Food security: mapping the environmental determinants for urban planning and infrastructure development.
Food security, access to appropriate, nutritious food on a regular and reliable basis, using socially and culturally acceptable means to acquire it, is a human right. There are groups in the Australian community who are food insecure, including low income families with children, the elderly, and other marginalised and disadvantaged groups. However, low income does not equate to food insecurity and urban infrastructure can ameliorate or exacerbate food access issues. This paper describes environmental aspects of urban food access in Wollongong NSW, using GIS software. It presents layered data on food outlets by type, food aid distributors, sociodemographic profiles (including SEIFA indices and other ABS data), transport routes, and aspects of the social and built environments. Through the use of mapping, clear differences within similar sociodemographic areas were identified that challenge simplistic interpretations linking food security and socioeconomic data. The visual demonstration of infrastructural aspects of the environment can be used to advocate to local government for consideration of infrastructure and planning impacts on food access and health. Mapping also can provide information to local food aid providers in planning for the appropriate distribution of food aid and as an advocacy tool through comparison with other Australian data. In addition, this project has acted as an important focal point for collaborative partnerships between the university and other agencies, including South Eastern Sydney Illawarra Health (NSW Health), NGOs, and the private sector, to develop sustainable action to promote health.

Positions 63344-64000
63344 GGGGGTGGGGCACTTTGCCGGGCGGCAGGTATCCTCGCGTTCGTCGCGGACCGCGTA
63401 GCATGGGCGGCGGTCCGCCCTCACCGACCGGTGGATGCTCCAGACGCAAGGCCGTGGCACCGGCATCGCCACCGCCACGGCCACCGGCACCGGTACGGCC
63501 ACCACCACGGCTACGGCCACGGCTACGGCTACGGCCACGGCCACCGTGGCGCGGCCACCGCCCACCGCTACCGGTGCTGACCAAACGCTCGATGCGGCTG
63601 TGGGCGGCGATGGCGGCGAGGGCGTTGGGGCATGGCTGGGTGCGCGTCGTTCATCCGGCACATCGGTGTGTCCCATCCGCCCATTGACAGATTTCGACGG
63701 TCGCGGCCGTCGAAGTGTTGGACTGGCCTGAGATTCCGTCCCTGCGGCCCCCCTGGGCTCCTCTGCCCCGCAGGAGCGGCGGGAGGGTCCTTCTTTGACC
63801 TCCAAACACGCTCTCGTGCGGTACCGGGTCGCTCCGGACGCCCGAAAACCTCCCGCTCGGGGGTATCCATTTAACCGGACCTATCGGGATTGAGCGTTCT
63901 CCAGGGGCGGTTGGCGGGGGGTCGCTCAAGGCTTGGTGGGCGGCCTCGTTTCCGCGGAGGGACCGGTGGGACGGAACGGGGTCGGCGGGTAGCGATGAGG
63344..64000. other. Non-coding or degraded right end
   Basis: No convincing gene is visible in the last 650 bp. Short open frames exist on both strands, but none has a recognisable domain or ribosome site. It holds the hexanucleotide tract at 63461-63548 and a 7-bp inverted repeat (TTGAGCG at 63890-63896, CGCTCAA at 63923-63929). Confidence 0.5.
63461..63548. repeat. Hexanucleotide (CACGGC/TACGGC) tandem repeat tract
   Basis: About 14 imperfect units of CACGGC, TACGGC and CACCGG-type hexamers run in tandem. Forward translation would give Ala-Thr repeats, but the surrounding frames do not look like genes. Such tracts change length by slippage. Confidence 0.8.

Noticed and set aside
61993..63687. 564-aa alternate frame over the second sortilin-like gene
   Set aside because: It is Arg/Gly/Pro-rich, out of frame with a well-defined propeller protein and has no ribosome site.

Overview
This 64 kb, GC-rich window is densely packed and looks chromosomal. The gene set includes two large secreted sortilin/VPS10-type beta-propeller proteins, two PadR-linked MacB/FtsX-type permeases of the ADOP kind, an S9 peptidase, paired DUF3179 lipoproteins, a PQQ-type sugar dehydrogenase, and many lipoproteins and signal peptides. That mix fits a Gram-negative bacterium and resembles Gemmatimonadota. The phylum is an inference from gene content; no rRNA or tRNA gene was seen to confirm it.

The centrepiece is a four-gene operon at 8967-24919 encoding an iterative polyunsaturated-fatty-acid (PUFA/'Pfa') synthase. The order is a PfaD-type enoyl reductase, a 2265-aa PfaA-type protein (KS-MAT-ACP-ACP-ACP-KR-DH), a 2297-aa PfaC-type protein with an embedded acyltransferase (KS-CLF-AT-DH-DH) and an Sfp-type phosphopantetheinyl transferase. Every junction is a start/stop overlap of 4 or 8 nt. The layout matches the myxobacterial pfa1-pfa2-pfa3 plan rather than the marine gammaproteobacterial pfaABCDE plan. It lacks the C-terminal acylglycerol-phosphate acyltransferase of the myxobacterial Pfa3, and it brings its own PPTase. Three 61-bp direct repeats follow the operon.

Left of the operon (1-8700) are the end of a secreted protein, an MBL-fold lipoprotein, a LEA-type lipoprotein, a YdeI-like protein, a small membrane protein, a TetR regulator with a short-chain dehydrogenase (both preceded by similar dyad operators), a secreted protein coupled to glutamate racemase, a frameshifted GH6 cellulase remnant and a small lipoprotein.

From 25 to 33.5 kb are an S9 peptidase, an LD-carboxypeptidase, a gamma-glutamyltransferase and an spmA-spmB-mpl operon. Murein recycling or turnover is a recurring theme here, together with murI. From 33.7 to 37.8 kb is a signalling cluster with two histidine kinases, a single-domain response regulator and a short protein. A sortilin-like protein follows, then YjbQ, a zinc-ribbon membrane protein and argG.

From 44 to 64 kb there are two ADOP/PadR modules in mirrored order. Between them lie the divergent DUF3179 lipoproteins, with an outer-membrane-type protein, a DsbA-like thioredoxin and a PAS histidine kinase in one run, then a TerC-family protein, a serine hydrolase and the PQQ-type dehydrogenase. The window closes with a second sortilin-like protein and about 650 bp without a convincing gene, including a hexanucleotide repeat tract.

Condon-Paoloni, D., Varley, S., Tindall, R., Marshall, C. & Norman, J. 2008, 'Food security: mapping the environmental determinants for urban planning and infrastructure development.', Population Health Congress 2008. A Global World - Practical Action for Health and Well-Being, Australian Health Promotion Association, pp. 129-129.